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HINT.-$$\frac{c_kx}{(x_k-ix)^2}=\frac{c_k}{x_k-ix}\cdot \frac{x}{x_k-ix}$$ $$\left|\frac{c_kx}{(x_k-ix)^2}\right|=\left|\frac{c_k}{x_k-ix}\right|\cdot \left|\frac{x}{x_k-ix}\right|\le\left|\frac{c_k}{x_k-ix}\right|\cdot\left|\frac{x^2}{x_k^2+x^2}\right|\le \left|\frac{c_k}{x_k-ix}\right|$$

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To show this function is analytic, you need to show that the Cauchy Riemann equations are valid; equivalently, the differential operator below satisfies $$\frac{\partial g}{\partial \bar z} = \frac{1}{2}\bigg( \frac{\partial g}{\partial x} - \frac{1}{i}\frac{\partial g}{\partial y} \bigg) = 0.$$ If you are unfamiliar with this very useful formulation of ...

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Since $b_m\neq 0$, the fraction $$\frac{a_0 z^{m-2}+a_1 z^{m-3}+a_2 z^{m-4}+\cdots +z_n z^{m-n-2}}{b_0 z^m+b_1 z^{m-1}+b_2 z^{m-2}+\cdots +b_m}$$ is defined and continuous at $z=0$ (the denominator does not vanish). This means that the singularity of $$g(z)=\frac{1}{z^2} \cdot \frac{P(1/z)}{Q(1/z)}$$ at $z=0$ is removable, so $g(z)$ can be extended to be ...

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The intersection of $\{\gamma\}$ and $\partial G$ is trivial, since the image of $\gamma$ is contained in $G$. There exists $(x_n), x_n\in \{\gamma\}$ $(y_n\in \partial G)$ such that $lim_nd(x_n,y_n)=d(\{\gamma\},\partial G)$. Since $\{\gamma\}$ is compact, there exists a subsequence $(x_{f(n)}$ of $(x_n)$ which converges towards $x\in\{\gamma\}$, this ...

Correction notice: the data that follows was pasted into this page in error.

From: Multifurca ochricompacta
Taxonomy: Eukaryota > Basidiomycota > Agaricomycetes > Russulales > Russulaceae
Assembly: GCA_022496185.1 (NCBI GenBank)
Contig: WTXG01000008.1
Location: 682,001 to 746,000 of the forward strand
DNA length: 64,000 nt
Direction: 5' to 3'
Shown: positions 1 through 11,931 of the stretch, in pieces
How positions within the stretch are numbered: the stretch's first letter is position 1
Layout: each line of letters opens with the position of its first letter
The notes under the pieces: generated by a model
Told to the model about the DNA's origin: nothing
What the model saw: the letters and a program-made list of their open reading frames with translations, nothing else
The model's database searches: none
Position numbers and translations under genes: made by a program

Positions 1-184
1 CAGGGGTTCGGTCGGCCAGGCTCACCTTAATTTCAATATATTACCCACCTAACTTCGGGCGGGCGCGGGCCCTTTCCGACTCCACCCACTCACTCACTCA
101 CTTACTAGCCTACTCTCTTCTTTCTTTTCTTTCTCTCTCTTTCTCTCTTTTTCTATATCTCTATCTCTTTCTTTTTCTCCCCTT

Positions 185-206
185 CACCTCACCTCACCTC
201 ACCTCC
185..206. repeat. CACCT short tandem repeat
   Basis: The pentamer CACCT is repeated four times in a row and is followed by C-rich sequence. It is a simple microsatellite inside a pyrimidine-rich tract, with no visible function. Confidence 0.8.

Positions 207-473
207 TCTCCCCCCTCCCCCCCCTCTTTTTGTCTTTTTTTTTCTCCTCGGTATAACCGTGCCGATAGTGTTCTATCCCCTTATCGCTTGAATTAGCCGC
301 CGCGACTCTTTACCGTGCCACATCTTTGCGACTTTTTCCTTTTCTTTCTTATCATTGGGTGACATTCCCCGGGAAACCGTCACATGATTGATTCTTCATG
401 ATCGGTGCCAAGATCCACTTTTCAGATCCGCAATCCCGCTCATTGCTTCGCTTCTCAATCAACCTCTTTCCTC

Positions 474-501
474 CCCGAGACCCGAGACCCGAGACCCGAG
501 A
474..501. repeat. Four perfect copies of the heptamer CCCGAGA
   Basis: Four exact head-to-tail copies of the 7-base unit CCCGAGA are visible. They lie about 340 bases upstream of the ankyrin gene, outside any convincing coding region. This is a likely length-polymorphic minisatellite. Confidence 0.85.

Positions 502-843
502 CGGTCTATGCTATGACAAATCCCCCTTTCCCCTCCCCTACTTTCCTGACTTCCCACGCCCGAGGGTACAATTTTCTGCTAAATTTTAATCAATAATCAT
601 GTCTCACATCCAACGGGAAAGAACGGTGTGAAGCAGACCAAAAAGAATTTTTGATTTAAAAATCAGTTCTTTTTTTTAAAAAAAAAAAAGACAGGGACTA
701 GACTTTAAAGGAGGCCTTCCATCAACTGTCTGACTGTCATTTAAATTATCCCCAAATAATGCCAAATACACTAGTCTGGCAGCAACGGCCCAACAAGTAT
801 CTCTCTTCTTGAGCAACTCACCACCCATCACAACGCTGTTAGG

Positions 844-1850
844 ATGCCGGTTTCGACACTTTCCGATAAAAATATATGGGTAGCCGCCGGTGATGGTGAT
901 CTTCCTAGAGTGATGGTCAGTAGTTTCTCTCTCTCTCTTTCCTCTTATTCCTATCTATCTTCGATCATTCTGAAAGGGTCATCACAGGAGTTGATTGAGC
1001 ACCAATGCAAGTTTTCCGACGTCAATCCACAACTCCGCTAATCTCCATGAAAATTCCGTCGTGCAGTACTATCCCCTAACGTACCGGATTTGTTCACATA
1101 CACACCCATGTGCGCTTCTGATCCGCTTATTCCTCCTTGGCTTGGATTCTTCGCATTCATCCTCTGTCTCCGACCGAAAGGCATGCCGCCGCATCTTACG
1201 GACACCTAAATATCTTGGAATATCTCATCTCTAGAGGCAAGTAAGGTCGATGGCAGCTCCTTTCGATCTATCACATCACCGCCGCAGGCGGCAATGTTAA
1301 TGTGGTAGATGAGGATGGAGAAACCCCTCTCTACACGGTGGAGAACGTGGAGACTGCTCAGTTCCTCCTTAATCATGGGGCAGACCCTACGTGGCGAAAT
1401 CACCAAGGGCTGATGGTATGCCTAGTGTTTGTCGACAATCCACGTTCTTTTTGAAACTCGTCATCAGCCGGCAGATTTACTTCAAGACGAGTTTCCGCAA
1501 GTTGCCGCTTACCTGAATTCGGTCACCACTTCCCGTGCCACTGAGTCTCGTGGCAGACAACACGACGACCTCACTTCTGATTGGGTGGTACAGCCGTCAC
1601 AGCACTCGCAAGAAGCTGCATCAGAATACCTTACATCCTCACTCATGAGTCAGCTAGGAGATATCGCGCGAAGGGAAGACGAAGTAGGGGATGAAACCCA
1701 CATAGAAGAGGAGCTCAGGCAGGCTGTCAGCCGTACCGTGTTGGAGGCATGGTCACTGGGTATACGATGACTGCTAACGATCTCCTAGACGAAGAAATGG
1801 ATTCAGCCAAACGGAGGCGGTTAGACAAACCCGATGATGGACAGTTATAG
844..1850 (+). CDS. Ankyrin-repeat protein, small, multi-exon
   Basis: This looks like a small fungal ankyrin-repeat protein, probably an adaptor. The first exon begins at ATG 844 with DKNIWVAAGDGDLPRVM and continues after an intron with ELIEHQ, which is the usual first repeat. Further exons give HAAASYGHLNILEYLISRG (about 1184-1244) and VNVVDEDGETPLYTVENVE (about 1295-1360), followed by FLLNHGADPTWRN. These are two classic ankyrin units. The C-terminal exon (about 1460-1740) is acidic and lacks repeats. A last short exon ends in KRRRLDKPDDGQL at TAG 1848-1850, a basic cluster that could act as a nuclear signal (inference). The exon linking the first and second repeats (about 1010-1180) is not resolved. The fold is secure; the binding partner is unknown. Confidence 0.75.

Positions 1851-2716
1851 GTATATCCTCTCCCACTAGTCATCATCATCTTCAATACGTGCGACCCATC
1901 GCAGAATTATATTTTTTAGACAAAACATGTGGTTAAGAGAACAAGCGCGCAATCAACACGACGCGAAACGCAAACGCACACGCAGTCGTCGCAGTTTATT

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For a fixed set, the distance from it is a continuous function. If the set is closed, the distance is positive for each point not contained in it. A continuous function on a compact set has a minimum.

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Because the distance between disjoint sets, one of which is closed and the other compact, is positive. Since the boundary of $G$ is closed, your statement follows.

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